Appreciate you posting your findings, Shifty. I agree, too many of these disease threads are left open without any feedback on whether something worked or not. Makes it very difficult to get solid information when having a similar problem. I went through what sounds like the exact same situation about ten years ago. Constant flashing and also twitching and some fish having what I would call a spasm of some sort before dashing wildly around the tank. Through process of elimination but without any scientific or medical evidence, I concluded my fish also had gill or skin flukes. Nothing that I could see visually and the fish seemed to be scraping their gill areas, especially the clown loaches. I tried Prazipro, Clout, Anti- fluke Lifebearer, removed all decor in the tank including the sand, added salt, did salt dips etc. All those treatments were separate and spaced out to not overload the fish but nothing worked. The clown loaches stopped flashing early on and I removed them and my Synodontis cats when I did the harsher treatments like Clout. Needless to say, I was completely disheartened and lost interest in my tank, slacked off big time on water changes and filter cleanings and slowly but surely the fish got worse to the point where I would have to euthanize them. In hindsight and after more reading, I would guess they had secondary bacterial infections from the flashing and probable fluke infestation. I never took the tank down and its been running the whole time with the original six Synodontis Multipunctatus, clown loaches (4 left out of an original group of 7) and a group of yellow labs that went from 5 to about 35. In addition to the fluke problem, my wife and I had two kids so that was another reason for the lack of time or interest put into the aquarium. Kids are now 12 and 10 and pre- pandemic, I vowed to get my tank back in proper shape. Took a good few weeks of water changes but my parameters are great and the tank has never looked better. With all this down time due to the virus I have been able to maintain a strict water change regimen of about 60% every 5 days or so which keeps the water crystal clear and nitrates at or under 20. I added about 100 pounds more of lace rock and redesigned the tank to what I always wanted it to look like. Also, added my first fish in 10 years, an awesome looking male Dimidiochromis compressiceps. But guess what is still happening? I have some fish flashing. Its not all of them and it's not constant and disturbing like it used to be. I see it mostly on the younger fish under two inches and some of the less dominant fish. I did treat for Trichodina, hoping that's what it was due to my lack of aquarium maintenance but after a week of treating, nothing changed. So now I am thinking, yes it must be flukes but if I keep the water pristine and try to limit the stress on the fish, it may go away or at least be limited to weaker fish. I want to bring the group of labs down to about 6 or 8 so will be taking out most of the smaller and less dominant fish anyway. And ill see what happens from there. But thanks again for posting your results. Sadly, they seem the same as mine. Good luck!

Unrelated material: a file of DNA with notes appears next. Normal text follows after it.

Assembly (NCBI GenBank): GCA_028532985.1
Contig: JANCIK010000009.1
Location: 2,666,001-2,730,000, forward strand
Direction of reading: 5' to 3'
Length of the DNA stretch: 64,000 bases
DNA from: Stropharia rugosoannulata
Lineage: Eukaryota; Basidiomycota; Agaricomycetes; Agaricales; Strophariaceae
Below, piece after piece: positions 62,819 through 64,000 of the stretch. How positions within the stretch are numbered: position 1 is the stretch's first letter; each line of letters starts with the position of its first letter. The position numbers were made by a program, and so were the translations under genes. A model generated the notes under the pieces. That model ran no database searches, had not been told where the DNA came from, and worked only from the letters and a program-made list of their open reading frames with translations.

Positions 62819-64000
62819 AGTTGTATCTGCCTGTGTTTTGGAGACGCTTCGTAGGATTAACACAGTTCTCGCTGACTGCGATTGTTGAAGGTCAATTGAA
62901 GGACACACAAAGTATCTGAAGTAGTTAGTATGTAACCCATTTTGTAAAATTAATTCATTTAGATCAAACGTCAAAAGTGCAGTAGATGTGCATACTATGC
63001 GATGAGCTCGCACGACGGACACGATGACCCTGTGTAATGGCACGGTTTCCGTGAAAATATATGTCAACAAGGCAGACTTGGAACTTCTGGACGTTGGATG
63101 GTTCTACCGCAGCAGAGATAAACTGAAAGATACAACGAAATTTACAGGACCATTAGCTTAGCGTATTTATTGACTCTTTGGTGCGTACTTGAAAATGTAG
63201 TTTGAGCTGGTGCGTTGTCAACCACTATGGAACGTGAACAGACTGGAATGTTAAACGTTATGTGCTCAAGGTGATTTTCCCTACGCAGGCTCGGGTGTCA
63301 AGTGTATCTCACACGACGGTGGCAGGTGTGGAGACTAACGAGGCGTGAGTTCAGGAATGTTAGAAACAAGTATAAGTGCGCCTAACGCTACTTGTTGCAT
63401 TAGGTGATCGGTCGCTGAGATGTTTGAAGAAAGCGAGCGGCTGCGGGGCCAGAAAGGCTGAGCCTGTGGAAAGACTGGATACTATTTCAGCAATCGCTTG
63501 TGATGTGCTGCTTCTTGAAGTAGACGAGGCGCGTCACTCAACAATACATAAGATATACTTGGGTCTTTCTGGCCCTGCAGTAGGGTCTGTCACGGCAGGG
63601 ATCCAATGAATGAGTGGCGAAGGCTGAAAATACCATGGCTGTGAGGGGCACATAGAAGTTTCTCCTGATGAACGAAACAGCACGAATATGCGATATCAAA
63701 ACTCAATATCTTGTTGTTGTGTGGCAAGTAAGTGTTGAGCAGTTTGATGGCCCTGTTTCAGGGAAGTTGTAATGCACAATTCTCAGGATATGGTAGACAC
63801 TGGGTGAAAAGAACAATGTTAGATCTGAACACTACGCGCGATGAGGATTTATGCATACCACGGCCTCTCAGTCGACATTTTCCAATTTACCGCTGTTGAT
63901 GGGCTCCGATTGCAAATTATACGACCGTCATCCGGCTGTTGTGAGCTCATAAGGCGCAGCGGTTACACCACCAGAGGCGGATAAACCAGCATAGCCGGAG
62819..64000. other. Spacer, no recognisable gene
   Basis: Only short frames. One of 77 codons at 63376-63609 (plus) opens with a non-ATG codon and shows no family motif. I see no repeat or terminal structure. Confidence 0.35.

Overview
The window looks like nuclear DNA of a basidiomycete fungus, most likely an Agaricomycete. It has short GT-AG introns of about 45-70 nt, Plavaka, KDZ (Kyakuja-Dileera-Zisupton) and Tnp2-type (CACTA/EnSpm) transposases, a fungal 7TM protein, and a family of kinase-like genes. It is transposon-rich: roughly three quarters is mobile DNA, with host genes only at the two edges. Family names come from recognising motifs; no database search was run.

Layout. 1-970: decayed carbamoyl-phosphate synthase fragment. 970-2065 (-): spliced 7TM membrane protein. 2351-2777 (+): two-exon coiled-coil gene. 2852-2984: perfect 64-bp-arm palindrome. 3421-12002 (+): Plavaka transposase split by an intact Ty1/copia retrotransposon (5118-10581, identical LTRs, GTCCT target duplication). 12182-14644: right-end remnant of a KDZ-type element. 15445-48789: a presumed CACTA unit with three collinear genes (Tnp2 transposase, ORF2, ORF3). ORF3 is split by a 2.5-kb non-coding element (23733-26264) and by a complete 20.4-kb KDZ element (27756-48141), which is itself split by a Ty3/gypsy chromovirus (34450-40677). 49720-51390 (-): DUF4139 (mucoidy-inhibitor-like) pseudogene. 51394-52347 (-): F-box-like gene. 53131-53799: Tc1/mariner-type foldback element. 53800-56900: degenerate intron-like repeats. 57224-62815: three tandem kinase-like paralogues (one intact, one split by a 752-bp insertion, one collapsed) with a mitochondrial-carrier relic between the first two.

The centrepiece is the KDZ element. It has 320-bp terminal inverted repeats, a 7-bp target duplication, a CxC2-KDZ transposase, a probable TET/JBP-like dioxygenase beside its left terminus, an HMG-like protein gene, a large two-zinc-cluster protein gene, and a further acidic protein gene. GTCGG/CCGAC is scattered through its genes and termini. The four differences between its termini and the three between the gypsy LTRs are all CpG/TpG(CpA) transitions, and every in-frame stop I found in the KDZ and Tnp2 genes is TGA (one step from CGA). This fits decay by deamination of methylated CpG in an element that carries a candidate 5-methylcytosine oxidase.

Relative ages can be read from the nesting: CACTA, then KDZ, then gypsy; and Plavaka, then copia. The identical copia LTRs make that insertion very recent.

·
Registered
Joined
·
16 Posts
Discussion Starter · #16 ·
If you watch popular YouTubers it is not uncommon to see their cichlids flashing. Just seems to be a cichlid thing. In my case the multis were presenting other symptoms after several weeks, such as hiding and clamped fins. I wouldn't necessarily jump to the conclusion yours are infected right away.

That is sort of the frustrating part - without a proper microscope and training you can't really diagnose them easily.
 
1 - 16 of 16 Posts
Top